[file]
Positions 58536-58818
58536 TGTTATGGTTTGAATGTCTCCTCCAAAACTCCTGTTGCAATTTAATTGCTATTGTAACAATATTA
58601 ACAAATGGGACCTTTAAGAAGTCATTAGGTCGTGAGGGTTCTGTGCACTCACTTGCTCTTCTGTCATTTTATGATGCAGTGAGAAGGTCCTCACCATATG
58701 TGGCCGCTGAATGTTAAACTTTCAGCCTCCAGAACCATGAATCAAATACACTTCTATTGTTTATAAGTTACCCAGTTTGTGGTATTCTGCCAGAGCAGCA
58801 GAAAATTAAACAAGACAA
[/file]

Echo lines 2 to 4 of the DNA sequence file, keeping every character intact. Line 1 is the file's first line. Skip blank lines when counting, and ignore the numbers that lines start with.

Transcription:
58536 TGTTATGGTTTGAATGTCTCCTCCAAAACTCCTGTTGCAATTTAATTGCTATTGTAACAATATTA
58601 ACAAATGGGACCTTTAAGAAGTCATTAGGTCGTGAGGGTTCTGTGCACTCACTTGCTCTTCTGTCATTTTATGATGCAGTGAGAAGGTCCTCACCATATG
58701 TGGCCGCTGAATGTTAAACTTTCAGCCTCCAGAACCATGAATCAAATACACTTCTATTGTTTATAAGTTACCCAGTTTGTGGTATTCTGCCAGAGCAGCA